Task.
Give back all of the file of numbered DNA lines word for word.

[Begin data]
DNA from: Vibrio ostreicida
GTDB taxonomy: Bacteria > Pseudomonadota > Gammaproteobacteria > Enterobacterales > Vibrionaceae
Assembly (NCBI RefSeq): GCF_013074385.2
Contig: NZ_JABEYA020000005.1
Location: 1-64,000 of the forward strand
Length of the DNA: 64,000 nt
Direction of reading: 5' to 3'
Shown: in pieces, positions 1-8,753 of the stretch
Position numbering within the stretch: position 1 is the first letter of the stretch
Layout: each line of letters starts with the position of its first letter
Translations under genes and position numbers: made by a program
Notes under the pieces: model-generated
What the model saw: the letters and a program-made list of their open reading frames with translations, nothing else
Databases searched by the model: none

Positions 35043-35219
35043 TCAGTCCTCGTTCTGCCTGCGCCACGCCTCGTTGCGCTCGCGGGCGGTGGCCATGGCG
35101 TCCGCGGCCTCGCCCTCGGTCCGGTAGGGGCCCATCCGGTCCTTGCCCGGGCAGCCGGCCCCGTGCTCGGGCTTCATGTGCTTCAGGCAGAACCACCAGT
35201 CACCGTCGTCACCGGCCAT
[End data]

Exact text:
DNA from: Vibrio ostreicida
GTDB taxonomy: Bacteria > Pseudomonadota > Gammaproteobacteria > Enterobacterales > Vibrionaceae
Assembly (NCBI RefSeq): GCF_013074385.2
Contig: NZ_JABEYA020000005.1
Location: 1-64,000 of the forward strand
Length of the DNA: 64,000 nt
Direction of reading: 5' to 3'
Shown: in pieces, positions 1-8,753 of the stretch
Position numbering within the stretch: position 1 is the first letter of the stretch
Layout: each line of letters starts with the position of its first letter
Translations under genes and position numbers: made by a program
Notes under the pieces: model-generated
What the model saw: the letters and a program-made list of their open reading frames with translations, nothing else
Databases searched by the model: none

Positions 35043-35219
35043 TCAGTCCTCGTTCTGCCTGCGCCACGCCTCGTTGCGCTCGCGGGCGGTGGCCATGGCG
35101 TCCGCGGCCTCGCCCTCGGTCCGGTAGGGGCCCATCCGGTCCTTGCCCGGGCAGCCGGCCCCGTGCTCGGGCTTCATGTGCTTCAGGCAGAACCACCAGT
35201 CACCGTCGTCACCGGCCAT